Sunday, January 19, 2003

Weiss wins third U.S. title on ugly afternoon



By Nancy Armour
The Associated Press

DALLAS - See, it is possible to win a U.S. title without a quadruple jump. Without a triple axel, too.

Despite splattering on his quad lutz, two-footing a quad toe and not doing a triple axel the entire competition, Michael Weiss somehow wound up with his third title at the U.S. Figure Skating Championships on Saturday.

"This was the most bizarre national championships ever," Weiss said.

You think?

And the really scary part is that on an afternoon filled with spills, splats and technical difficulties, Weiss was the best thing going.

"Quad King" Tim Goebel couldn't land a quad, the second-best skater in the short program clipped the boards while doing simple crossovers, and the rankings got so shook up the judges' heads are still spinning.

Little-known Ryan Jahnke vaulted all the way from sixth to third, getting help from Johnny Weir and Matt Savoie, who rounded out the top three after the short.

Weir was the one who clipped the wall, and he dropped out after falling on another jump, straining his left knee. Savoie, already hampered by a bum knee, had more technical difficulties than a cable-access TV station. He had to stop his performance when his stirrup snapped, and he waited more than five minutes for his marks after a computer glitch posted them under Weiss' name.

Savoie probably would have been happy to leave them there, because they dropped him to fifth.

Got all that?

"It wasn't fun, just a weird air in the building," Weiss said. "I never had someone not finish a program a couple of skaters in front of me, and then have it happen again. And then the long delay, it felt like I was waiting 15 minutes for them to announce my name.

"They had the technical difficulties, and then I ran into the flower girl. And they had my name on Matt's marks.

"Just weird."

But after waiting three years for another U.S. title, Weiss isn't really complaining.

He won national crowns and world bronze medals in both 1999 and 2000, then struggled with injuries and inconsistency. He barely made his second Olympic team last year.

Feeling like he needed to shake up things, he left his coach of 18 years, Audrey Weisiger, in October and now works with Don Laws, Scott Hamilton's mentor.

But after finishing fourth in the short, Weiss needed help just to make the world team, let alone have a shot at the title.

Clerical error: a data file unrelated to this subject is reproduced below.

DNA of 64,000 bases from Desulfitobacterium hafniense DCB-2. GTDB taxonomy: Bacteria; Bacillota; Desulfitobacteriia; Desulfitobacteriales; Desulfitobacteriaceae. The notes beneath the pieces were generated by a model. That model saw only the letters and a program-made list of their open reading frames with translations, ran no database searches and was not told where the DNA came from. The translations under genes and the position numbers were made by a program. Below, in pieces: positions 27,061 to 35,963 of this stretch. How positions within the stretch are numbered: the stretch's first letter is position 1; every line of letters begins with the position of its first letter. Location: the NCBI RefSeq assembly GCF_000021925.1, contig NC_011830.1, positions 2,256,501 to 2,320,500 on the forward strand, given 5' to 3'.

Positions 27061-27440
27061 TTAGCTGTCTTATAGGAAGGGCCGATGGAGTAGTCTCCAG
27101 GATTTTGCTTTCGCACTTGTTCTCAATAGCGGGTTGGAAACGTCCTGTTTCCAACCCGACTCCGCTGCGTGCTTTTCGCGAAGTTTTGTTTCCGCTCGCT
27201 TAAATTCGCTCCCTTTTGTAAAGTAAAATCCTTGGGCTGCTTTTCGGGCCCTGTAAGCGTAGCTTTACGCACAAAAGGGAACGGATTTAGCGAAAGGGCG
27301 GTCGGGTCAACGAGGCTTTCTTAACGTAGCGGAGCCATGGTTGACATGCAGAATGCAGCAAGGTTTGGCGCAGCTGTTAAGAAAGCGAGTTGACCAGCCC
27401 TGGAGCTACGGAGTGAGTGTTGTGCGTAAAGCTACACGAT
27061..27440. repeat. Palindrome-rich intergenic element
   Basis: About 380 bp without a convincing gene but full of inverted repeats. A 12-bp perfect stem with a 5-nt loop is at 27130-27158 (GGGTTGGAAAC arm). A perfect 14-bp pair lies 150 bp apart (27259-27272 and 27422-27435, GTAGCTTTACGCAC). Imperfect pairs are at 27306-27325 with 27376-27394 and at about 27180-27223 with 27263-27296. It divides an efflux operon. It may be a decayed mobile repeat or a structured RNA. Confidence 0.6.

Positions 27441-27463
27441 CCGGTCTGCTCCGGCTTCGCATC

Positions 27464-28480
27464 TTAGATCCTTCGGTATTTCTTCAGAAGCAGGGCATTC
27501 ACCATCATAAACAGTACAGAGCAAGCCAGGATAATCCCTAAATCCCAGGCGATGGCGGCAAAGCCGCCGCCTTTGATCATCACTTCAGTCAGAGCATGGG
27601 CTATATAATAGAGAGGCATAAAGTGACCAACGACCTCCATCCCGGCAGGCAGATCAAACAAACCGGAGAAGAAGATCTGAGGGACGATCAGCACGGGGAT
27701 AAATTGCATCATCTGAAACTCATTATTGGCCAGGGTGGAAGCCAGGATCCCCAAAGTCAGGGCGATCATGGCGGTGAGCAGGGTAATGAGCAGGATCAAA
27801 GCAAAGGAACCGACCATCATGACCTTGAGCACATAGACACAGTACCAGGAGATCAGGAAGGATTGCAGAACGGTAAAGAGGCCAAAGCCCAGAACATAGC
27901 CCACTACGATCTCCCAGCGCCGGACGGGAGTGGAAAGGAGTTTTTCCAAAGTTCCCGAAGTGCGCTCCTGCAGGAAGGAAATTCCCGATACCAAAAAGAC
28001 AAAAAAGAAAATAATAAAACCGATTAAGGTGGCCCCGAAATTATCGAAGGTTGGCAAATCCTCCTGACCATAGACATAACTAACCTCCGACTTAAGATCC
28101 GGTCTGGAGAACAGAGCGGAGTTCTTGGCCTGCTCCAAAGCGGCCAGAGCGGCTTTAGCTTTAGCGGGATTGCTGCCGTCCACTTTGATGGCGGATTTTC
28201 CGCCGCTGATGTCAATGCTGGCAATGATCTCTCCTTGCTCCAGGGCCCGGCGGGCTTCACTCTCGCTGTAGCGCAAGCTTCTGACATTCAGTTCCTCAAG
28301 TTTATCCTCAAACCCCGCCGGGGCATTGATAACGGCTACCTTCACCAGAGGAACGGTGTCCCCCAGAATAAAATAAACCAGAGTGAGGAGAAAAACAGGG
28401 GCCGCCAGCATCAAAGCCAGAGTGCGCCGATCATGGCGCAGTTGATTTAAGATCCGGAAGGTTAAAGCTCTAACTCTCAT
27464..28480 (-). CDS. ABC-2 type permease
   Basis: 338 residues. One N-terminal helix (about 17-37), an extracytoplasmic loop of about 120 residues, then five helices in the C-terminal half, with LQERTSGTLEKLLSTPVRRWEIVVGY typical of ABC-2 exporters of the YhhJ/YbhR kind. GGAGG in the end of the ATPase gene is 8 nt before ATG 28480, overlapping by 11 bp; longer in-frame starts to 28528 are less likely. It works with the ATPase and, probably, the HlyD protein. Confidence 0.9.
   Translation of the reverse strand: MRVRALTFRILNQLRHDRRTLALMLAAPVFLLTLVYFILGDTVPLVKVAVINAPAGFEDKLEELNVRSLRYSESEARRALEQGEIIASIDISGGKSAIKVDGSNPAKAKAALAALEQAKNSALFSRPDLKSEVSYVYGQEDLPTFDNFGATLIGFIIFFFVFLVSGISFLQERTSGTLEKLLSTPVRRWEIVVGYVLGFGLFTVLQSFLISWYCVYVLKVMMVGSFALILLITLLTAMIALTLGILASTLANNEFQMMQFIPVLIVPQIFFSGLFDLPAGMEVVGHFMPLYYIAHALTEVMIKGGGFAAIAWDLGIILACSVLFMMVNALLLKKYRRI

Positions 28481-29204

Boy, did he get it.

The weirdness began with Weir. After he clipped the wall and fell, the referee allowed him pick up where he left off. But Weir was shaken, stepping out of his first triple axel and then falling on the second, hurting his knee.

"My knee moved out of place. I didn't want to injure myself worse, so I thought it was the best thing to do," Weir said. "I was feeling really confident and ready to do a great program for television, and to show it was no fluke in the short program."

Next came Savoie. About 31/2 minutes into his program, his right stirrup, which hooks under his boot to keep his pants from rising up, came loose. The referee had to blow her whistle three times before Savoie heard it over his music and the crowd.

Then there was the computer glitch with his marks. The crowd jeered, and Savoie looked unhappy as the public address announcer said, "Hang in there Matt, we'll be with you in just a moment."

Five minutes later, they finally were.

Weiss, meanwhile, was skating around, trying to calm his nerves.

"I knew it was in my own hands, and you want to control your own destiny," he said. "It's a position I've been in before, and I don't like that position. I don't want to make that a routine."

Though Weiss fell once and didn't have his usual spark, it was evident just how badly he wanted the title - and a trip to worlds in Washington, not far from his hometown of Fairfax, Va. - as he fought for everything else in his program.

He barely touched down a second foot on a quad toe-triple toe jump that was so big he practically reached the second deck. And he saved a triple flip and triple salchow-double toe combination with catlike instincts, landing on his feet despite being tilted in the air.

"I had enough in my program to win the competition," he said.

But he had to wait to see what Goebel did. Not much, as it turned out.

Jumps have never been Goebel's problem, which made his performance Saturday so stunning. He fell on his quadruple salchow and first quad toe, then stepped out on another quad toe. He didn't even bother trying a planned fourth quad, doing a triple salchow instead.

"I didn't quite fight through all the way," said Goebel, competing for the first time this season. "I came in really well-prepared, so I'm really disappointed I couldn't get it back together after the first mistake."

He didn't look very surprised when his marks were posted, showing him in second place behind Weiss. Backstage, Weiss waved at the camera and mouthed, "Thank you, Audrey."




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